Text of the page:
Teaching Tips

5 Beginning School Books for Kindergarten

For some students, back to school is the most exciting time of the year.  They have spent the summer packing and repacking their book bags, admiring their shiny new supplies, and playing school with their stuffed animals.  But for others it is a truly trying and emotional right of passage, and I am not just talking about the parents!  For some pre-schoolers and kindergarteners, this will be their first time away from mom or caregivers they have known since they were born.  Even if they have been in full-time day care, a school environment is very different, with lots more children and adults, strange rooms, rigid schedules and new faces.

Story time read alouds are so important.  Just listening to a story in itself is very comforting.  For a few moments a nervous 5 year old can lose him/herself in a picture book, and if that book has characters and situations that students can identify with and empathize with, then so much the better.

The following books are ones that I have not only enjoyed over the years, but are absolute must-haves in my classroom.

(Disclosure: Some of links below are affiliate links, which means that at no additional cost to you, I will earn a commission if you click through and make a purchase.)

Llama Llama Misses Mama

Llama school begins today
Time to learn and time to play!

So begins Mama Llama enthusiastically in this classic book by Anna Dewdney.  There is so much to love about this book.  Without the pictures, the rhyming couplets tell the story of an exciting day ahead with the prospect of new friends, new school and a new teacher.  But it is the illustrations that I love the most – poor llama’s face as he goes from apprehension to worry to break down.  So many children can identify with his situation, and this book helps them laugh at his coping and share in his joy at the end of the day when mama returns.

The Kissing Hand

It sort of goes without saying that this wonderful book by Audrey Penn would be on the list, but there is a reason that this book is a perennial favorite.  Even the most excited student understands Chester’s apprehension and his need to keep a little bit of his mom with him in school.

There are tons of crafts on the internet to go alongside this book.  My students made their own raccoons and cut around their hands to make the ASL sign for love.  We taught students that hand sign as a way to let them know that we loved them when we had to be silent in the hallways or any time we were in an assembly.  It was kind of like saying, “I know we have to be quiet, and this is tough, but I love you”.  And they would give the sing back.  Awww.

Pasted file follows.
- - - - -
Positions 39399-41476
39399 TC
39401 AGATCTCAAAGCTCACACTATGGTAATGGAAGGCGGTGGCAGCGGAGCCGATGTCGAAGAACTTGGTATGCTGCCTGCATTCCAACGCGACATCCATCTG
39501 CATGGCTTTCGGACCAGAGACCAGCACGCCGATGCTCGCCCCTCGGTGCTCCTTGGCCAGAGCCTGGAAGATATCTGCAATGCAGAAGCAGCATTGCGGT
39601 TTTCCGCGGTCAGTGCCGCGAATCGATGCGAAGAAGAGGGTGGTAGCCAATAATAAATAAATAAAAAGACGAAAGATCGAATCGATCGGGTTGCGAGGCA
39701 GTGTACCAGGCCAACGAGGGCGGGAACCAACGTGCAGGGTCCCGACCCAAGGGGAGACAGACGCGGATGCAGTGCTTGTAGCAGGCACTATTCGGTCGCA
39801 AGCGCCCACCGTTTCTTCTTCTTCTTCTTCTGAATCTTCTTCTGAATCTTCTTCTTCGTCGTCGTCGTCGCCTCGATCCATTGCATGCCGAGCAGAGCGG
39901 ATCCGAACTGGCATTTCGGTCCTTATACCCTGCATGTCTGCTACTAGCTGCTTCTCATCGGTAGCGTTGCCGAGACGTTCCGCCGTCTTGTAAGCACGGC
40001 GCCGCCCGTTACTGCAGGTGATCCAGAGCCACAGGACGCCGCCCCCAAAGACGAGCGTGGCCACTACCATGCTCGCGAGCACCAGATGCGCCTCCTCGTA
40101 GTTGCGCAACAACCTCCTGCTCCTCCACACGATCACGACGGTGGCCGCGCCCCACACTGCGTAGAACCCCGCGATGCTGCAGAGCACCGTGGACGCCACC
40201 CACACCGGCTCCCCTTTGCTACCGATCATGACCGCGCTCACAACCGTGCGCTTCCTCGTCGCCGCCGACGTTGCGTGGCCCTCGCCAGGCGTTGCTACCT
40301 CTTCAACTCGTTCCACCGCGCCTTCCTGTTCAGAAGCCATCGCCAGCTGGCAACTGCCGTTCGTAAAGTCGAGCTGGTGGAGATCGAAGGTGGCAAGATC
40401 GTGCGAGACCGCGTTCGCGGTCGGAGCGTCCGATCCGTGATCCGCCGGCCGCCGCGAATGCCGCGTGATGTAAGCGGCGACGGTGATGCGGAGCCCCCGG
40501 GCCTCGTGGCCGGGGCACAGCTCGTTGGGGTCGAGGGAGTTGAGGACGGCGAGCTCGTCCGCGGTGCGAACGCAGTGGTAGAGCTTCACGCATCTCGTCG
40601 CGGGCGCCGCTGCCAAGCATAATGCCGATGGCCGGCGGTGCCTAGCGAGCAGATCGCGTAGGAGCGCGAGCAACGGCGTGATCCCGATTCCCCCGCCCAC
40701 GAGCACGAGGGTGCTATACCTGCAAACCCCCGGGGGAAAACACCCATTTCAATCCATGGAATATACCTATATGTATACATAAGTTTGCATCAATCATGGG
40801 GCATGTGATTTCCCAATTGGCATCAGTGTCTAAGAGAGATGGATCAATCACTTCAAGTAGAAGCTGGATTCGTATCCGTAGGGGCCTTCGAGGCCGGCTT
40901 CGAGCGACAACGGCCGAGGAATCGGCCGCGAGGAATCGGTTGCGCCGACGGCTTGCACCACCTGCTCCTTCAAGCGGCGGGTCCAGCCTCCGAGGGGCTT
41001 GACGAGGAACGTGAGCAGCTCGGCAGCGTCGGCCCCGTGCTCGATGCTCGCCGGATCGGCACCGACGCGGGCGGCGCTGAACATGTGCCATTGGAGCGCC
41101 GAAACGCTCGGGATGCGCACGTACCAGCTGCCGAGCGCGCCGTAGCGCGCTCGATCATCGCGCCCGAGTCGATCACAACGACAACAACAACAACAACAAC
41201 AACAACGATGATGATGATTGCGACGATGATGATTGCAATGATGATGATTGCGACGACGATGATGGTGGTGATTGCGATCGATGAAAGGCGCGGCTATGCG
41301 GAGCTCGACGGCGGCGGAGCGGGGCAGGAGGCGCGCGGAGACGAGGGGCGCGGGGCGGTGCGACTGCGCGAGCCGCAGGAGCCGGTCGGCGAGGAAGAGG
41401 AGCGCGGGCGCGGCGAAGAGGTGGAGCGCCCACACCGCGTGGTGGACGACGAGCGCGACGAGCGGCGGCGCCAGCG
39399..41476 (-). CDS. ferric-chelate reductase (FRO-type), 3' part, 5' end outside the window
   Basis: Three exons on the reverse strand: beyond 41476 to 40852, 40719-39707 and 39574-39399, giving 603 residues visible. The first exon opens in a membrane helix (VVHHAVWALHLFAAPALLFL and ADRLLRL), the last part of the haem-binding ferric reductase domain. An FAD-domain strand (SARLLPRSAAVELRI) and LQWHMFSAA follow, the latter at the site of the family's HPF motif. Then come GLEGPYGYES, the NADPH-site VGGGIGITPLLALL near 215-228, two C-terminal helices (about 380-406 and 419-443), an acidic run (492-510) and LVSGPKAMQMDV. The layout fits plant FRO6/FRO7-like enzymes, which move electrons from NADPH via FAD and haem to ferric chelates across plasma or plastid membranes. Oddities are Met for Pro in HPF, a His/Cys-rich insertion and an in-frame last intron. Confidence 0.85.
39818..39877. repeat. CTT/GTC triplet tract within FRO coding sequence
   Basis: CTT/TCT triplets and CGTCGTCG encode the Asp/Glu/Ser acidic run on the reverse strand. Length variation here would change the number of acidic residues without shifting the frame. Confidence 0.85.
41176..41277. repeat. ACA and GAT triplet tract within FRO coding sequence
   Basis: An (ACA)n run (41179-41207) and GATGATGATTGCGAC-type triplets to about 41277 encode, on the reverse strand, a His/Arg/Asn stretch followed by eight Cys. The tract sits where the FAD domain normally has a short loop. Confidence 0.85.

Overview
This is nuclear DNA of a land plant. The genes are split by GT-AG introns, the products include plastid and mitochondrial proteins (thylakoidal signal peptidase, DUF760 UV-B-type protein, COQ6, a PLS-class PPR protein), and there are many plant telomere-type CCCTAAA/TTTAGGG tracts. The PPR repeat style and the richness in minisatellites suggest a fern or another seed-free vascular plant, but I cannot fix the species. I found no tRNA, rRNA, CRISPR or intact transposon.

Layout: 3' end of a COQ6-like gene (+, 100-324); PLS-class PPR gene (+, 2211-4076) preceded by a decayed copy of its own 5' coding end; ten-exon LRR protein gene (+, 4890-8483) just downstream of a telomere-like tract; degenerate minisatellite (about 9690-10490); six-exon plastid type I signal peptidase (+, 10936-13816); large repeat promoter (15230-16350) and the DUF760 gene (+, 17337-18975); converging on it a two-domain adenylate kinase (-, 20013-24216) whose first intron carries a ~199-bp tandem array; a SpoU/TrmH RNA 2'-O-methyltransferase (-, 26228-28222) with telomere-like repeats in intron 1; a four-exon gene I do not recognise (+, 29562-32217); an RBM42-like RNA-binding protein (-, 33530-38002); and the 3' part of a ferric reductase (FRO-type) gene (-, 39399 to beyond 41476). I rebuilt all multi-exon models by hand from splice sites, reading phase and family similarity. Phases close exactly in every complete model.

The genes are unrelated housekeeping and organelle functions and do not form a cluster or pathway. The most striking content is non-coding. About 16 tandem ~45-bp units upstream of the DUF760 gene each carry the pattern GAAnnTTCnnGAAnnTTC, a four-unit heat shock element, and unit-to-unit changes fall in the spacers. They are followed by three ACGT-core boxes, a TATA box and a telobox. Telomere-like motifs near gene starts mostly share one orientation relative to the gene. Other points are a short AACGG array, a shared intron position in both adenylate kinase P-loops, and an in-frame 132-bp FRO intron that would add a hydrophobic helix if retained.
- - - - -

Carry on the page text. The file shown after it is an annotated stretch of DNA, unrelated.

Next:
Each Peach Pear Plum

Cinderella on the stairs
I spy the Three Bears
Three Bears out hunting
I spy Baby Bunting

I cannot emphasize enough how much I love this book.  I just can’t imagine teaching Kindergarteners without it!  It is so fun to use in conjunction with fairy tales and nursery rhymes, and the Ahlbergs are experts at merging those magical worlds.  Each page has rhyming couplets linking fairy tale or nursery rhyme characters, and each new page begins with the last words on the previous page – perfect for emergent readers.  Indeed, this book is always one of the first books students would tell me they could ‘read’, using the detailed and beautiful drawings and the repetitive patterned language sequences.

Many children come to school not knowing nursery rhymes or fairy tales.  Nursery rhymes are such a good way of learning and playing with language onset and rimes, and fairy tales are a great introduction to story sequences, problems and resolutions.

This Hickory Dickory Dock craft activity is a free download in my Teachers Pay Teachers store.

 

These fairy tale retell hats are a great way for students to sequence a fairy story and retell the story with picture prompts.

 

Owl Babies

This book by Martin Waddell has been a favorite with my new nervous students.  After I read this book over and over and over again (just like parents do at home – this is so important.  It is how we first learn to ‘read’), I would put it in a basket labeled “Books we love” and there would be fights over who got to read it!  Add a baby stuffed owl into the mix and you have the perfect comforting read for a jittery newbie.


We always made an Owl Babies bulletin board nests of three babies birds.  Each student made their own baby owl and covered it with cotton balls to make the fluffy down.  We nested them on a fall tree with the moon peeking behind the branches.  This board gave us good value as we changed the heading in October  to “Look whooooooooo is learning in Kindergarten” and added spooky spider webs!  For your students who are ready to write, I have this cute owl craft in my store:

 

Giraffes Can’t Dance

“Excuse me!” coughed a cricket who’d seen Gerald earlier on.
“But sometimes when you’re different you just need a different song.”

I left this book by Giles Andraea to last because it is a more in depth read, but it is perfect for when you have been in school a while and you start to learn who are your fixed mindset students.  Gerald the Giraffe has to join in at the jungle dance but believes he cannot dance.  It is a great way to teach that success doesn’t always look the same for everyone, and that finding a way to learn is sometimes just a matter of finding “the music that you love.”

Wouldn’t this giraffe be the perfect writing activity to go along with this book? 

Best wishes with your new little ones this year and please share the books you love to read aloud to your newbies to ease their anxieties in the comments below!

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Read alouds for beginning kindergarten

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